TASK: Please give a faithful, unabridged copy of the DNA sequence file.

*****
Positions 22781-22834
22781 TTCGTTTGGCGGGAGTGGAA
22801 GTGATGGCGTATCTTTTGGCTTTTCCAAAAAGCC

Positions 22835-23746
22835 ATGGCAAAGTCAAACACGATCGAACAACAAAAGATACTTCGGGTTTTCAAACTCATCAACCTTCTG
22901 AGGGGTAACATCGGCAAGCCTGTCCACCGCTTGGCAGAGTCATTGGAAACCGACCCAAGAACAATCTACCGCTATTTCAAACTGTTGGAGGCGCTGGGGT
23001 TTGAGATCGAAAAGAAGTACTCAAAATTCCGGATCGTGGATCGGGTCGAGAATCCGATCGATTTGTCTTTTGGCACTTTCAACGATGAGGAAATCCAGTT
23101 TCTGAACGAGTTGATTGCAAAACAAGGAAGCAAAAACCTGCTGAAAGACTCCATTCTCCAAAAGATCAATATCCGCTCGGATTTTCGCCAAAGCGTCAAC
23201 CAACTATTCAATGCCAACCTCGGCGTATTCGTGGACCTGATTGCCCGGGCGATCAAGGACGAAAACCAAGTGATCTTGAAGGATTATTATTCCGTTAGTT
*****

Positions 22781-22834
22781 TTCGTTTGGCGGGAGTGGAA
22801 GTGATGGCGTATCTTTTGGCTTTTCCAAAAAGCC

Positions 22835-23746
22835 ATGGCAAAGTCAAACACGATCGAACAACAAAAGATACTTCGGGTTTTCAAACTCATCAACCTTCTG
22901 AGGGGTAACATCGGCAAGCCTGTCCACCGCTTGGCAGAGTCATTGGAAACCGACCCAAGAACAATCTACCGCTATTTCAAACTGTTGGAGGCGCTGGGGT
23001 TTGAGATCGAAAAGAAGTACTCAAAATTCCGGATCGTGGATCGGGTCGAGAATCCGATCGATTTGTCTTTTGGCACTTTCAACGATGAGGAAATCCAGTT
23101 TCTGAACGAGTTGATTGCAAAACAAGGAAGCAAAAACCTGCTGAAAGACTCCATTCTCCAAAAGATCAATATCCGCTCGGATTTTCGCCAAAGCGTCAAC
23201 CAACTATTCAATGCCAACCTCGGCGTATTCGTGGACCTGATTGCCCGGGCGATCAAGGACGAAAACCAAGTGATCTTGAAGGATTATTATTCCGTTAGTT